[7] For example, in 2001 the advertising agency Bartle Bogle Hegarty began issuing a “Deal Memo for Commissioned Music”, which includes provision for a subsidiary, Black Sheep Music, to exploit recordings of the music and claim 50% of the publishing rights (including PRS royalties). See, (2001) 40 the bugle (newsletter of the Society of Producers and Composers of Applied Music (PCAM) 6-8.

[8] Composers’ royalty income has two sources. Firstly, the ‘performing right’ (the right to be remunerated when the work is performed in public or broadcast), which is collected from broadcasters and then distributed to its members by the PRS. When the composer is coerced into a broadcaster-initiated publishing contract the maximum amount the publisher can take from this income stream is 50% under PRS rules. In theory, rule 2(f)ii of the PRS should reduce the publisher’s share to 2/6 unless the publisher uses his best o to exploit the music beyond its initial use. In practice, this never happens, even when it is perfectly clear that there was never any hope of any secondary exploitation. The second source of royalty income is ‘mechanical rights’, which are collected and distributed by the Mechanical Copyright Protection Society (MCPS). These are incomes primarily generated by sales of videos and CDs. Where a composer has assigned all secondary rights to the broadcaster as part of the commissioning process, 100% of these mechanical rights are collected by the music publisher along with 50% of the performing rights income and then after the publisher’s deductions all this income is returned to the broadcaster.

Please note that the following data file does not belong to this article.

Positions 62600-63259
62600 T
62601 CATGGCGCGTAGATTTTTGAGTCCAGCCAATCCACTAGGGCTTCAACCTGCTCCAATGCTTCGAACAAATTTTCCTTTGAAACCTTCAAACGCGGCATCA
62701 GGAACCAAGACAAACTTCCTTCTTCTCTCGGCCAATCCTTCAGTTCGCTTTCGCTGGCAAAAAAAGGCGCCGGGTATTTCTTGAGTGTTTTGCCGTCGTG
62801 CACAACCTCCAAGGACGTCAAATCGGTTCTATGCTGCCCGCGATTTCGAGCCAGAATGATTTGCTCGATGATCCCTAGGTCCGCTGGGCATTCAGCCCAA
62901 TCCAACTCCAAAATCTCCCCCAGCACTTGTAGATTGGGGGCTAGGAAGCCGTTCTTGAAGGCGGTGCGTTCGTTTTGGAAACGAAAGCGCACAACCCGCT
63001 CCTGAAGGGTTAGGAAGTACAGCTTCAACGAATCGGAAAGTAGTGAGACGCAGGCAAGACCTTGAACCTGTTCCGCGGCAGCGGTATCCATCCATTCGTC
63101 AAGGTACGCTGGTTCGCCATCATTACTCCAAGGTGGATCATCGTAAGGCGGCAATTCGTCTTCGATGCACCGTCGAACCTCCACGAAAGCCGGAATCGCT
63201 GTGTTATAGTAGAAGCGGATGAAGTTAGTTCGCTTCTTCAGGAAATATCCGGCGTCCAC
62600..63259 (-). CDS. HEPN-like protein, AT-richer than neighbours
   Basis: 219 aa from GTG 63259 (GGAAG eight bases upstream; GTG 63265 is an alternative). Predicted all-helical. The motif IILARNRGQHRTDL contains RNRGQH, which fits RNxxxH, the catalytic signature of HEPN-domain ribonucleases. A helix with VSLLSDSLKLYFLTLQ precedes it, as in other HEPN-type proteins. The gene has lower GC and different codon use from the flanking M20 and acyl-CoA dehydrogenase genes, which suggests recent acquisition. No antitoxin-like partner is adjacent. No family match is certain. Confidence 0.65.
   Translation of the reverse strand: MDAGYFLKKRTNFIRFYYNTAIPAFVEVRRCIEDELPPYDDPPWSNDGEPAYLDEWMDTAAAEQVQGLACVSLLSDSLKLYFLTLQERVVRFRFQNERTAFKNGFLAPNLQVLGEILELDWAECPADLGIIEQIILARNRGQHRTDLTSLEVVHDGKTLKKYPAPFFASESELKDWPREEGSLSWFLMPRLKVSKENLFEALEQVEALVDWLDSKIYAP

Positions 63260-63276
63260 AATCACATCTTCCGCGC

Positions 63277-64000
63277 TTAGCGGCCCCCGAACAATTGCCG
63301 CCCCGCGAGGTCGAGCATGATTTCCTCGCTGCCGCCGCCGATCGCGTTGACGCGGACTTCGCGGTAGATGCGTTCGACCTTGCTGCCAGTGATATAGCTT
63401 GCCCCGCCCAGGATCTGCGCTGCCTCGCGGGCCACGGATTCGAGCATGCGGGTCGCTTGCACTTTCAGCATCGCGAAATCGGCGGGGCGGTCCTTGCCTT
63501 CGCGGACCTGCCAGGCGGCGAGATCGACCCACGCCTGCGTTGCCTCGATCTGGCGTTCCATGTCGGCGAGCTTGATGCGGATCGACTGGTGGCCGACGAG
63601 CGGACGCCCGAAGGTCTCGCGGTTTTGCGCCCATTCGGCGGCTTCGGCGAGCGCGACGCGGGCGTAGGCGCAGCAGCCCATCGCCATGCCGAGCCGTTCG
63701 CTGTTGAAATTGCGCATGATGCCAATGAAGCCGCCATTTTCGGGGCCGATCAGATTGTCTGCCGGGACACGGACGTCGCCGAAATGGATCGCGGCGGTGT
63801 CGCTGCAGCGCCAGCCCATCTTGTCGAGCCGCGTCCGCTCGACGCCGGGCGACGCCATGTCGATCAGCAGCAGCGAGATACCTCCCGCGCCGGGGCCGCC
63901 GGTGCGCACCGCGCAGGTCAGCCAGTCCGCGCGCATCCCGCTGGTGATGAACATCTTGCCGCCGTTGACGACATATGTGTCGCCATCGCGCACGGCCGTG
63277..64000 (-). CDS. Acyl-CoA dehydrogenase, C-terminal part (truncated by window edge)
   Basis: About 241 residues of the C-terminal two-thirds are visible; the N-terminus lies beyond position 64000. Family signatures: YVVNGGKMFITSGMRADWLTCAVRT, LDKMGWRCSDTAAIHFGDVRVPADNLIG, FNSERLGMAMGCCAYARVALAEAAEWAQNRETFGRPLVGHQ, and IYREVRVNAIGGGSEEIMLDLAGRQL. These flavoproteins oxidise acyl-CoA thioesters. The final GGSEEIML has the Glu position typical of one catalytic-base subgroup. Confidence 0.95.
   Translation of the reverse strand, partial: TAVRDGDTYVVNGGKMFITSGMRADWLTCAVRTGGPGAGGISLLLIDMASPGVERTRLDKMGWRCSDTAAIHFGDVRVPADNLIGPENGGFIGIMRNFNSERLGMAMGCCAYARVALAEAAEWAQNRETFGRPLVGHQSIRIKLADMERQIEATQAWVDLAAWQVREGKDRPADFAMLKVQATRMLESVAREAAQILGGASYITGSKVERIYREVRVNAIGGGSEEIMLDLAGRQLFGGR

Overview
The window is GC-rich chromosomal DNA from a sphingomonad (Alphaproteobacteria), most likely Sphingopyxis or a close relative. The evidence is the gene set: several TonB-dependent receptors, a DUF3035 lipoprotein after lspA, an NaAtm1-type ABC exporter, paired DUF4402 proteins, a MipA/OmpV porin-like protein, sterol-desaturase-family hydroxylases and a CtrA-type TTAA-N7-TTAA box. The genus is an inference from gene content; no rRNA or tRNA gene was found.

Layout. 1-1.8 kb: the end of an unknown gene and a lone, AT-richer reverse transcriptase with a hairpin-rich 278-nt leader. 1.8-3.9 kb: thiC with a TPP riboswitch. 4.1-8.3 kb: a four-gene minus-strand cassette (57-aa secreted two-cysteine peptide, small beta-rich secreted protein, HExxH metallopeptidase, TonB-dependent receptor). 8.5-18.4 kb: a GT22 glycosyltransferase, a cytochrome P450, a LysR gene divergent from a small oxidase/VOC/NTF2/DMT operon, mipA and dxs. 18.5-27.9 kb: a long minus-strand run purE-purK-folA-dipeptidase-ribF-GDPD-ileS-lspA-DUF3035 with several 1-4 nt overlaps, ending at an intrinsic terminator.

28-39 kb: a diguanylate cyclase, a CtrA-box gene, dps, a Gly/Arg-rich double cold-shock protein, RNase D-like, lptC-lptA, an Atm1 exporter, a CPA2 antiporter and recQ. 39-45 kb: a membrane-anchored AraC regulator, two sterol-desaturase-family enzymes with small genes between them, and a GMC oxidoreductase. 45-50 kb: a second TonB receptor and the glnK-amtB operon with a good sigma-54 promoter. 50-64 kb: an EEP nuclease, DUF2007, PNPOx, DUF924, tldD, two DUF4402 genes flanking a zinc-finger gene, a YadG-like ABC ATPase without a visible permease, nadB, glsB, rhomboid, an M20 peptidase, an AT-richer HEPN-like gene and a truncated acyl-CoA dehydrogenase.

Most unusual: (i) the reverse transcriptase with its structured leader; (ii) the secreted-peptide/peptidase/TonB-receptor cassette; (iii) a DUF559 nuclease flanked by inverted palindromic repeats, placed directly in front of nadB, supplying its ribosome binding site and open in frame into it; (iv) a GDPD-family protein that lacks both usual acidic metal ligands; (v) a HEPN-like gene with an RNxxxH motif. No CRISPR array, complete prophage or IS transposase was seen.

[9] Following the success of a piece of commissioned television music, there are many opportunities for a composer to achieve ancillary income from sales of records, use of the music in advertising, films etc. If he has assigned the whole of the copyright to the broadcaster, he is reliant upon the assignee to exploit the work beyond the use for which it was first commissioned. In most cases such assignees are unwilling or unable to exploit their works in these ways (as is sometimes said, ‘secondarily’) thus seriously limiting the potential income of the composer. Bearing in mind that many such total assignments endure for the life of copyright i.e. until 70 years after the death of the composer, there is little to recommend such a contract. The purpose of commissioning a composer is to achieve the right music for the broadcast. The commissioner should then be given an exclusive licence to use the music within that broadcast. The assignment of all other rights is unnecessary.

[10] Maurice Phillips, on Creators Have Rights; evidence on file with Directors’ Guild of Great Britain (DGGB) and CRA. TV directors are not kept informed of subsequent transmissions within the UK or other jurisdictions. Therefore it is impossible for the director to monitor subsequent screenings, though many have found their works have been passed on to other broadcasters and re-edited for different audiences.

[11] Evidence on file with Association of Photographers (AoP).

[12] battling for copyright, p.25.

[13] David Ferguson, Creators Rights Alliance Conference, South Bank, London, March 14, 2001.